Finally, after months of back and forth, the worst PR trainwreck in NBA history (this made LeBron‘s 2010 summer look like a day spent rebuilding after Katrina) is now over. Adrian Wojnarowski of Yahoo! Sports confirmed this morning on Twitter the call with the league office is over, the trade was phoned in, and Dwight Howard is now officially a Los Angeles Laker. Howard is going to the Lakers, the team we’ve been saying would get him all along, and we have ourselves one of the most star-packed trades of the past few years to get through the most boring part of the NBA year (August).
Kobe Bryant is happy. We haven’t heard from Howard, but he has to be happy. Everyone in California has to be happy. Even Philly and Denver fans have to be saying, “Well, we might’ve just given the Lakers a championship, but at least we went from first-round fodder to a possible second-round exit…”
With so much talent in one deal, the ramifications will be felt all over the league this season. But for now, I’ll point out the five who are the biggest losers…
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5. SMALL MARKET TEAMS
Um, so what exactly was the point of this summer’s lockout? The payroll of the Lakers is now sitting just below $100 million, the Yankees of the NBA. Their luxury tax penalties are going to make Antonio Cromartie‘s child support bill look like tip money. What do you do if you’re fans of the Bobcats, Warriors, Jazz, Magic, Kings and any other less-than-stellar teams? Shit, what do you do if you’re the Nuggets, Blazers, Hawks or Mavs? Those are all very good teams, but now thanks to the offseason moves of the past three summers, the rich have gotten obscenely rich, like Rick Ross buying an entire fleet of yachts, and then being given his own personal island in the Pacific Ocean on top of that just because some diplomat loves “Hold Me Back.” We can predict pretty accurately that the NBA championship parade will be in one of three places next year: L.A., South Beach or Oklahoma City.
Basically, if you thought last season’s regular season didn’t matter, wait until this year.
As far as small market teams, the only defense anyone has for the system is to look at Oklahoma City and San Antonio. They’ve done it. They also got extremely lucky by being in the position to draft cornerstones like Tim Duncan and Kevin Durant. Drafting a double whammy like that – getting a true super-duper star that doesn’t care about defecting to a massive media market after his first deal – almost never happens. Take a team like the Bucks. They can’t bottom out or their arena will feel like a funeral home. They can’t get any marquee free agents to go there. They can’t rig the draft lottery because David Stern doesn’t care about a place like Milwaukee, Wisconsin. They’re stuck in purgatory as a 30-45 win team. When your big dilemma as an organization is whether you can convince Brandon Jennings to hang around, then you know you’re struggling.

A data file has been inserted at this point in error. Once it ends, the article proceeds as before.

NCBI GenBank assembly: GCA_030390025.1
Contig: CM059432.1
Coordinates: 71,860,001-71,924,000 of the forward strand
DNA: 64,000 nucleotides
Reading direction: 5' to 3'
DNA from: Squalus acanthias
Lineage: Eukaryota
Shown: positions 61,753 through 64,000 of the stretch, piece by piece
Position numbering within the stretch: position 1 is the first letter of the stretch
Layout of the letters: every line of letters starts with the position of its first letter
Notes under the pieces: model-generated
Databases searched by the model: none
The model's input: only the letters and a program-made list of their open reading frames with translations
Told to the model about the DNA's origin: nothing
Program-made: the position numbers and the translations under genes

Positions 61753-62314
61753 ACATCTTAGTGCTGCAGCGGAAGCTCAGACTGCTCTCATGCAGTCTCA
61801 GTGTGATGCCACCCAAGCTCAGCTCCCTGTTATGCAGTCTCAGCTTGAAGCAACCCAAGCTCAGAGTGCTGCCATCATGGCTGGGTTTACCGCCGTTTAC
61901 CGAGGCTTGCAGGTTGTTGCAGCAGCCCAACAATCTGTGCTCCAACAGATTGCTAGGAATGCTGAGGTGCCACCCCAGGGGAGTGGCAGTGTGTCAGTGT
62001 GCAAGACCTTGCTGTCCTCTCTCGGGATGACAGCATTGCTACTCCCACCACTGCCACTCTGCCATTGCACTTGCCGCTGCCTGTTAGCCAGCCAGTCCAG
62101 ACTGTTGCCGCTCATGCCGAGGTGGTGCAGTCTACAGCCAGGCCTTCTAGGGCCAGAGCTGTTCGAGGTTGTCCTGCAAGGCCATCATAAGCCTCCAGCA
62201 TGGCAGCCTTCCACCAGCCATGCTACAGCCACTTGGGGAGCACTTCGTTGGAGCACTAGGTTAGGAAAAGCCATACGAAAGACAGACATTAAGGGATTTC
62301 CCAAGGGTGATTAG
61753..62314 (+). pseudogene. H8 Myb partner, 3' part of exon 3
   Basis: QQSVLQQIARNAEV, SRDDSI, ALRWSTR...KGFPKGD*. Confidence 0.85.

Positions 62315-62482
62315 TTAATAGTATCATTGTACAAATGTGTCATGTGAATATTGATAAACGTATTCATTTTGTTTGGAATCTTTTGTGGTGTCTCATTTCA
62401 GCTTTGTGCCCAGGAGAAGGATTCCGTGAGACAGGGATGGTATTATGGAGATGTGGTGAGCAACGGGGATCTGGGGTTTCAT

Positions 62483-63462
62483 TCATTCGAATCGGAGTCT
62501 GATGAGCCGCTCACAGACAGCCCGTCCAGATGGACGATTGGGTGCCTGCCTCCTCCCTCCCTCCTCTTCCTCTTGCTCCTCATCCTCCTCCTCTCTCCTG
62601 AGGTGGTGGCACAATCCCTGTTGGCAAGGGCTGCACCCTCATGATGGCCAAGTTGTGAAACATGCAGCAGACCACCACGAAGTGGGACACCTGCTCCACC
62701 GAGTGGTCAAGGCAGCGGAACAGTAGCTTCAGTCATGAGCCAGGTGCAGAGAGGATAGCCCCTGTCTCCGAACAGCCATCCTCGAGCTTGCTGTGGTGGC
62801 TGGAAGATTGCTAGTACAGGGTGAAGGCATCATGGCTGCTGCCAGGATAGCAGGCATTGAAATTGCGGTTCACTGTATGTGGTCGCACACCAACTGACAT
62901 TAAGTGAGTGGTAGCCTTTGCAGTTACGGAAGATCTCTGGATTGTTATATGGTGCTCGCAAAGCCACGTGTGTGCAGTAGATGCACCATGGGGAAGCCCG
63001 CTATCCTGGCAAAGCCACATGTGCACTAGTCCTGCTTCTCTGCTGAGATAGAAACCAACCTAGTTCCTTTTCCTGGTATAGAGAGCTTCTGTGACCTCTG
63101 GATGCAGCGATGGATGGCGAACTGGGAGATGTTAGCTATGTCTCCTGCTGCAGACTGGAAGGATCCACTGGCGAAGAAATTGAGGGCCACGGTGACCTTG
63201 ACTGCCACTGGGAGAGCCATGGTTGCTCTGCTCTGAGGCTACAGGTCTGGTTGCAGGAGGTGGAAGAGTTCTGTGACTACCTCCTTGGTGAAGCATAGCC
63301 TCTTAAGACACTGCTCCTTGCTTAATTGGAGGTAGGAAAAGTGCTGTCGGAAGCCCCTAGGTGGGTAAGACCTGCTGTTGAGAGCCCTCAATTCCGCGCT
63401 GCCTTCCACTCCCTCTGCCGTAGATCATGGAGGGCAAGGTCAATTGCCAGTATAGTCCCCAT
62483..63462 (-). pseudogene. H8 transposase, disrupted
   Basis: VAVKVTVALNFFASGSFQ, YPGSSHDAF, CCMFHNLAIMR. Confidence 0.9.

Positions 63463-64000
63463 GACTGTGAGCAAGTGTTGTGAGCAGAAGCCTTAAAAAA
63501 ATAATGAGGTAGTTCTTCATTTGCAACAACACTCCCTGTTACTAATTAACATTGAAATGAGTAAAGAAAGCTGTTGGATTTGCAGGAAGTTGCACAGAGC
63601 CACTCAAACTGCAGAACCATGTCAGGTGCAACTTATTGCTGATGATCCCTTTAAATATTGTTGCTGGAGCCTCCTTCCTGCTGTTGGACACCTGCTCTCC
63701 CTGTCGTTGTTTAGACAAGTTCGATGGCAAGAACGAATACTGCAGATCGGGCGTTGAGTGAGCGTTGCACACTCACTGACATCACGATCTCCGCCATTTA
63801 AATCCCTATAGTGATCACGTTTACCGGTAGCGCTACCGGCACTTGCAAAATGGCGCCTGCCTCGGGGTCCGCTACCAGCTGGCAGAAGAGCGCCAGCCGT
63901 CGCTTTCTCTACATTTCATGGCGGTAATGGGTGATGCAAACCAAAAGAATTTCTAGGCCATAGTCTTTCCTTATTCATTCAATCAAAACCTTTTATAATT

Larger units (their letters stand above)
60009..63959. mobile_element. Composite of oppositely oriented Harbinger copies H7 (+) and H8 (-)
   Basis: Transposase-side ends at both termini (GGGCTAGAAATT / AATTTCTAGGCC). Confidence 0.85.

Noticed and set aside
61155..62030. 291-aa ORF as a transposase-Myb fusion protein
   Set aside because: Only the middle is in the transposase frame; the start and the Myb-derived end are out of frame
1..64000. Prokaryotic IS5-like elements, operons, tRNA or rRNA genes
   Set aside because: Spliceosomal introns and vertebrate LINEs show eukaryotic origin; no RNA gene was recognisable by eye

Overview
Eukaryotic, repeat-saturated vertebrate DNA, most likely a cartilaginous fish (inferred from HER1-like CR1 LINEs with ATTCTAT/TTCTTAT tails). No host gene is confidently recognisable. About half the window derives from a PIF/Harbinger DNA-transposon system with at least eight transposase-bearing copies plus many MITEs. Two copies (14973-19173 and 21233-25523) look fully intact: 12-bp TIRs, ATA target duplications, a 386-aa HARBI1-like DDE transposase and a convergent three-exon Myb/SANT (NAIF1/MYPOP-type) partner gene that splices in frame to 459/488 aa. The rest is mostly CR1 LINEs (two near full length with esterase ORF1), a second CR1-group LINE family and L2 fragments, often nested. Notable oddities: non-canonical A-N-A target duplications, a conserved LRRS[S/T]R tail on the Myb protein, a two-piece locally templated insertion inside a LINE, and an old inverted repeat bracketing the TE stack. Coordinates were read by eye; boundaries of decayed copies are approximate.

But hey, at least they all get to fight over those extra luxury tax dollars, right?
4. ARRON AFFLALO
Afflalo used to be one of my favorite players, and out of last summer’s weak free agent class, I thought he was one of the most important players available. He can defend the opposing team’s best scorer, and can be an absolutely killer from deep. He works hard, and doesn’t cause problems either. Basically, he’s the perfect third or fourth banana on a great team.
Then Denver swooped in and re-signed the man for $43 million over five years. From there, it all fell apart. Afflalo started trying to take people off the dribble, saw his shooting percentages (from 50/42/85 to 47/40/80) drop across the board and his turnovers go up.
But mostly importantly, check out these numbers from ESPN Stats & Info: The Nuggets, a team with a seemingly unlimited stable of athletic talent, finished last season giving up the fifth-most points per play in the NBA. And of all the players in the league to defend at least 500 plays, Afflalo was DEAD LAST in defensive efficiency (To contrast that, Andre Iguodala was No. 11 in the NBA. Think the Nuggets aren’t feeling good about themselves this morning?).
Now, Afflalo is turning 27 years old in a little over two months, and he’s playing for a team stuck in quicksand. His defense won’t matter when they’re losing 60 games a year, so he’ll stop playing it. His fantastic spot-up shooting will happen less often because Orlando won’t have anyone to draw double-teams, and it’ll force the former UCLA standout to do more of what made him more inefficient last season. Afflalo was meant to be one of the best role players in the NBA. Now, he’ll spend the prime of his career as one of the worst go-to guys.